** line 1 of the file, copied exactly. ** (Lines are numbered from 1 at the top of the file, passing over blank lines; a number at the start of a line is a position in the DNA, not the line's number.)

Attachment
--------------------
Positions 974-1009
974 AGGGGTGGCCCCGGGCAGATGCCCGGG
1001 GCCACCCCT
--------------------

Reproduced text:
Positions 974-1009